4 March 2024

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This week it's all about: Soul & Motown

One a genre, one a record label from Detroit. Soul music is a genre of African American pop music that led to many later genres, from funk and dance music to hip hop and contemporary R&B. It developed in the USA in the late 1950s from African American church music called ‘gospel music’. After slavery ended in 1865, African Americans weren't welcome in the churches of white Americans, so they built their own churches and sang Christian songs with African-American vocal styles and rhythms. They sang joyful, up-tempo gospel songs while clapping and moving to the beat, and they sang slower gospel songs that expressed deep feelings like yearning for God's love.  

The most popular style of soul music in the early-60s was Motown's pop soul. In 1959, Motown Records launched in the northern city of Detroit, Michigan. The word comes from a portmanteau of ‘Motor’ and ‘Town’ as Detroit was the home of the Ford motor company. The rhythms of Motown songs were familiar for white listeners to hear and dance to by playing tambourine and rhythm guitar on the second and fourth beats of each bar. They also had female singers like Diana Ross and The Supremes use female pop-music voices instead of their natural bluesy voices of such as Etta James.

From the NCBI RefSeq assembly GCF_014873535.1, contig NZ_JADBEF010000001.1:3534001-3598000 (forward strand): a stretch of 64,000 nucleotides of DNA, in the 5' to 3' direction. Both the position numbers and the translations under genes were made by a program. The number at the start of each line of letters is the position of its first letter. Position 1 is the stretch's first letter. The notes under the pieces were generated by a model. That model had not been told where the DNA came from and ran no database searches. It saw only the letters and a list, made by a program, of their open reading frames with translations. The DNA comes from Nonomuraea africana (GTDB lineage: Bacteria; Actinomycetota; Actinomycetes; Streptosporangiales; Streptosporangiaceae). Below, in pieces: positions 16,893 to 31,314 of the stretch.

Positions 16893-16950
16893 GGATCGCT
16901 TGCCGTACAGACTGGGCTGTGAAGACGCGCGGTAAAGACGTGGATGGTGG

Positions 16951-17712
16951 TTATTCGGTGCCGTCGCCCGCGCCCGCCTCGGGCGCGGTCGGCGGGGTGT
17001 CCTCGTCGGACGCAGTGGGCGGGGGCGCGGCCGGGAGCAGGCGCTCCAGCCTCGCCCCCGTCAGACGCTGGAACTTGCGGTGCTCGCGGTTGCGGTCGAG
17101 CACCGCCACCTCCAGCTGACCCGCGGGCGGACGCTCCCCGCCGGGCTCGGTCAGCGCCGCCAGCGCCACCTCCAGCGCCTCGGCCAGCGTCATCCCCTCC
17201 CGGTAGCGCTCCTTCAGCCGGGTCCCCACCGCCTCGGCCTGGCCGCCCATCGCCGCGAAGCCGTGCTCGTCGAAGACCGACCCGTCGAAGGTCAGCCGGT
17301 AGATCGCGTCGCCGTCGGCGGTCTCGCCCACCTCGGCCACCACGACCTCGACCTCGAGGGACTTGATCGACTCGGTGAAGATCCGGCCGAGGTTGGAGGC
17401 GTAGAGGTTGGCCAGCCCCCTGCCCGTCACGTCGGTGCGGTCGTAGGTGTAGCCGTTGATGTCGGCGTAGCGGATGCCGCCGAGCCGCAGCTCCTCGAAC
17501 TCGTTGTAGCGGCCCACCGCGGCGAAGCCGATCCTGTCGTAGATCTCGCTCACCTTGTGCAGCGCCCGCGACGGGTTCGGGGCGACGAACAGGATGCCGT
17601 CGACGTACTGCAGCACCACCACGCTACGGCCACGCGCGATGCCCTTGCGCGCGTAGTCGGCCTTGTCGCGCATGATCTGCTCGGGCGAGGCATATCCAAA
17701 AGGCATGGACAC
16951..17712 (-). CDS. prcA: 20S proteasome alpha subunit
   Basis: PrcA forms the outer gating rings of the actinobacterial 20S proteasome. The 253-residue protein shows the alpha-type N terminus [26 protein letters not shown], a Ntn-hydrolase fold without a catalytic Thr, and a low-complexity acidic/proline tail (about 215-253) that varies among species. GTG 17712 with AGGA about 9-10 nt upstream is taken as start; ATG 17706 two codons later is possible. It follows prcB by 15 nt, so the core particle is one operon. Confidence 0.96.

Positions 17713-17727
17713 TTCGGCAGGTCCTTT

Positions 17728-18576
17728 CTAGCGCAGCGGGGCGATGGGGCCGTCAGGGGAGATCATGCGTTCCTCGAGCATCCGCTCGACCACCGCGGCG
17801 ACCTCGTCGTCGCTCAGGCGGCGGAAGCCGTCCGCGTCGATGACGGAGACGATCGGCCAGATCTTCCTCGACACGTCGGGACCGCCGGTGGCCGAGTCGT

Some of Motown's best singles include ‘You've Really Got a Hold on Me’ and ‘The Tracks of My Tears’ by The Miracles, ‘Uptight (Everything's Alright)’ by Stevie Wonder and ‘I Heard It Through the Grapevine’ by Marvin Gaye. Motown's biggest hit was ‘I'll Be There by The Jackson 5’, featuring an 11-year-old Michael Jackson on lead vocals.  

We will run this theme for two weeks whilst the mock exams continue, as playing time will be a little more intermittent.

MaBaL (music at break and lunch) is music played through the school's speaker system during break and lunch.  Chosen by Mr Taylor, Lead Teacher for Music, this is designed to offer exposure to the curriculum in different ways, and support pupils' appreciation of music.

The focus is on one theme each week across a genre, a country or from history.  The theme could also link to the season, festival or an event in school, such as a performing arts production.  Any further suggestions are welcomed - pupils should see Mr Taylor or email a.taylor@priory.lancs.sch.uk 

Tags: Music Culture